1. See Mircea Eliadeís Sacred and Profane: The Nature of Religion (Chicago: University of Chicago Press, 1959).

2. See Rudolph Ottoís Idea of the Holy, 2nd ed., tr. By John W. Harvey (New York: 1950).

3. By agnosticism let me clarify that I do not mean that I entertain all ontological systems as possibilities. In fact, I can honestly say that I do not embrace any. Acknowledging the limitations of the human mind in grasping Reality, whatever that may be, more accurately defines my position.

4. Richard Dawkins, Unweaving the Rainbow: Science, Delusion and the Appetite for Wonder (New York: Houghton Mifflin Co., 1998), p. x.

5. From The World As I See It, 1934.

6. was fortunate enough to have Ninian Smart serve as my M.A. and Ph.D. chairperson on my graduate committee at UC Santa Barbara. His friendly smile and jovial character was very appreciated during those highly stressed times preparing papers and studying for exams.

7. See Ninan Smartís The Religious Experience (New York: Macmillan Publishing Co., 1991).

8. For a case example see Da: The Strange Case of Franklin Jones by David Lane (Walnut: MSAC Philosophy Group, 1995).

 9. According to Ken Wilber, a noted transpersonal psychologist, tribal people fit in the prerational category as they lack a cause and effect worldview, relying mainly on magic and symbolism.

10. Passage is found in Lewis Hopfeís Religions of the World (New York: Macmillan Publishing Co., 1991), pp. 241-42.

11. Passage is found in Religions of the World, p. 133.

12. Passage is found in Religions of the World, pp. 179-81.

13. Passage is found in Religions of the World, p. 150.



1. See Francis Crickís The Astonishing Hypothesis: The Scientific Search for the Soul.

2. See E.B. Tylorís Primitive Culture (published in 1871).

3. The anthropological viewpoint suggests that to understand the origin of religion one should study the evolution of the human intellect. The mindset of primal human beings is key because it marks the first stage of it. Since we cannot go back thousands of years ago to investigate early humans many anthropologists examine present day tribal people who are untouched by civilization.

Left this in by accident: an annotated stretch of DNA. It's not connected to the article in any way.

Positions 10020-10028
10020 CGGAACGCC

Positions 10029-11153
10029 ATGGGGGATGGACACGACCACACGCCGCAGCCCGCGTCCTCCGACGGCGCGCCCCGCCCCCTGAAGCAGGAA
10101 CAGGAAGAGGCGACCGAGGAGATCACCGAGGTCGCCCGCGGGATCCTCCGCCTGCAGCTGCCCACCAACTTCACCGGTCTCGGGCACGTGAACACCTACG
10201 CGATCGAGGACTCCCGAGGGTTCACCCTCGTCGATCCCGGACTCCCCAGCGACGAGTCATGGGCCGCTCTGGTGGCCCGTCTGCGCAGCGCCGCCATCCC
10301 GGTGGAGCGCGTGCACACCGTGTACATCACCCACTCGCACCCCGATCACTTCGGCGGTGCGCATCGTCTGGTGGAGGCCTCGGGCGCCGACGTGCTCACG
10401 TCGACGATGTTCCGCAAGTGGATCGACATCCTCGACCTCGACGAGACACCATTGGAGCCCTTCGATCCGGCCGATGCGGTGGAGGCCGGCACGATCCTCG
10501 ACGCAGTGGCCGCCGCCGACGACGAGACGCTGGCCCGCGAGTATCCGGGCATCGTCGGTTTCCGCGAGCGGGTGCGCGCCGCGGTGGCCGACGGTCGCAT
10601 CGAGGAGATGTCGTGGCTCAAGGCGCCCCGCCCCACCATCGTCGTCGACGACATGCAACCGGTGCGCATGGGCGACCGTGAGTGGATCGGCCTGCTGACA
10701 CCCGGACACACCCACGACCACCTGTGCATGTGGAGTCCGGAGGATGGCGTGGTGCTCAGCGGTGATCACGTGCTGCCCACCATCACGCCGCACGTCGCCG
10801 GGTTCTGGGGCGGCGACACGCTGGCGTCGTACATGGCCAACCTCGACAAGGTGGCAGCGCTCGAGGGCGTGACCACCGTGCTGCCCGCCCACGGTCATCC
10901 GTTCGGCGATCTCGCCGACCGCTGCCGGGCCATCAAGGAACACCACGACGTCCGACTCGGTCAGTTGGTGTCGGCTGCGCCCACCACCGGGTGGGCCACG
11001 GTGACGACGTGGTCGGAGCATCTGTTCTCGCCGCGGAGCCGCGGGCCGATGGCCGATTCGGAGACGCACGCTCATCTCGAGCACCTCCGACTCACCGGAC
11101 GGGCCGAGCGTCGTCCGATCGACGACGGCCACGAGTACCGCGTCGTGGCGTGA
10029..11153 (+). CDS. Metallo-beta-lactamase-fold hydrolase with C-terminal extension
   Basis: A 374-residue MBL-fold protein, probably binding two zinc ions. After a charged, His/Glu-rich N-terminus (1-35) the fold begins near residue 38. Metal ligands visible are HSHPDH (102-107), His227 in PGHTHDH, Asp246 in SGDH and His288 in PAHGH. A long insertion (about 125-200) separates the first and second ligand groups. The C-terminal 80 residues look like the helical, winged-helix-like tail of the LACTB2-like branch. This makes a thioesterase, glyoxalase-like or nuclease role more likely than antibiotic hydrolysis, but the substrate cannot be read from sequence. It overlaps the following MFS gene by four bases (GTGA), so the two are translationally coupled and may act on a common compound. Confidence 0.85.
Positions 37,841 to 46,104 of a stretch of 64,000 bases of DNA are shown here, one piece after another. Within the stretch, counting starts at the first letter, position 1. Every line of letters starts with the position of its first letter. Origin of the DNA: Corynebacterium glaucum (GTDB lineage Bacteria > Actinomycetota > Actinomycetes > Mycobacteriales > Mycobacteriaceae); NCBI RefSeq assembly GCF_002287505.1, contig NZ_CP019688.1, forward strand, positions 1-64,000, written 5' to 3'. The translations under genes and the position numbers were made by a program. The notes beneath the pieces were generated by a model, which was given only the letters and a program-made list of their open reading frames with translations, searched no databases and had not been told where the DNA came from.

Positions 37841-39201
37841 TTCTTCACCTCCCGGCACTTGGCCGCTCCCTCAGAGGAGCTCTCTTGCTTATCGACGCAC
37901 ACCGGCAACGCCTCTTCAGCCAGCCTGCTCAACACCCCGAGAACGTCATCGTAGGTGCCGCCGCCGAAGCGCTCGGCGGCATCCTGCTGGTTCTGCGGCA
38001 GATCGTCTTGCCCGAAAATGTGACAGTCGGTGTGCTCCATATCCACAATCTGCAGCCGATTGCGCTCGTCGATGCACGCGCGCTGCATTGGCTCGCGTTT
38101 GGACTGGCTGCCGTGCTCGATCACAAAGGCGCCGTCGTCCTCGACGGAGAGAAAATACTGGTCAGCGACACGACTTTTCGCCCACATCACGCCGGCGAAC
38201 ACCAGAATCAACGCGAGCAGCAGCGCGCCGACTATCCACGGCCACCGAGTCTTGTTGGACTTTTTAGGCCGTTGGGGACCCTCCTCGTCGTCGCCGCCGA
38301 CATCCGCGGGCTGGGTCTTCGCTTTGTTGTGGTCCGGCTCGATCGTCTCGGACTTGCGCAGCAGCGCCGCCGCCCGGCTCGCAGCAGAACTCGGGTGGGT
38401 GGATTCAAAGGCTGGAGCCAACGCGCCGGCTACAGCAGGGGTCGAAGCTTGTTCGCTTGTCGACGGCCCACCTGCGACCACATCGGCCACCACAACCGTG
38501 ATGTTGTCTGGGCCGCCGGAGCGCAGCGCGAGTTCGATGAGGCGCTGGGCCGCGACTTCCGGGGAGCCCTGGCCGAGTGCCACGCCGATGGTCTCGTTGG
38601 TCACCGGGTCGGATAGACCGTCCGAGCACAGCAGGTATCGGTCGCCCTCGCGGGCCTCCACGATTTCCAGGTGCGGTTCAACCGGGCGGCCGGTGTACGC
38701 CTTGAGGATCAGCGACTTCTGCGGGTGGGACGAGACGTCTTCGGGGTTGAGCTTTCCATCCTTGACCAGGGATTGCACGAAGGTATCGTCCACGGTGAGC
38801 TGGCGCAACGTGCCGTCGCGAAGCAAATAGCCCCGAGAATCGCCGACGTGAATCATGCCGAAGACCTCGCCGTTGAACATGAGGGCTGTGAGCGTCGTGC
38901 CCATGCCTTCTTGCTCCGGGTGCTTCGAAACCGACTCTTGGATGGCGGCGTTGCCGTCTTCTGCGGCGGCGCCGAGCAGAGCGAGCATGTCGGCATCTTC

4. See Sir James Frazerís The New Golden Bough: A New Abridgment of Sir James Frazerís Classic Work, by Theodor H. Gaster (New York: 1959).

5. Freud also made the argument that God (at least in the Western religions) was nothing but a projection of our own earthly father onto a superhuman figure. See Freudís Future of an Illusion (New York: 1976).

6. For Freudís view on the origin of religion see his Totem and Taboo published in 1912-1913 (the English translation appeared in 1918).

7. See Emile Durkheimís The Elementary Forms of the Religious Life. Translated from the French by J.W. Swain (London: Allen and Unwin, 1976).

8. Paul Twitchellís Eckankar is a case in point. For more information see David Laneís The Making of a Spiritual Movement: The Untold Story of Paul Twitchell (Del Mar: Del Mar Press, 1983).



1. See Karl Mannheimís article in Robin Gillís Theology and Sociology: A Reader (London: Geoffrey Chapman, 1987).

2. See Peter Bergerís The Heretical Imperative: Contemporary Possibilities of Religious Affiliation (Garden City: Anchor Press, 1979).

3. The core of the scientific method is the utilization of occamís razoróshaving away "unnecessary, hypothetical entities" and opting for a falsifiable and more simpler explanation.

4. See Robin Gillís Theology and Sociology: A Reader (London: Geoffrey Chapman, 1987).

5. Ibid.

6. See Ken Wilberís Sociable God: Toward a New Understanding of Religion .(Boulder: Shambhala, 1984).

7. See Dick Anthonyís Spiritual Choices: The Problems of Recognizing Authentic Paths to Inner Transformation (New York: Paragon House, 1987).



1. See Rodney Starkís and William Bainbridgeís The Future of Religion: Secularization, Revival and Cult Formation (Berkeley: University of California Press, 1985).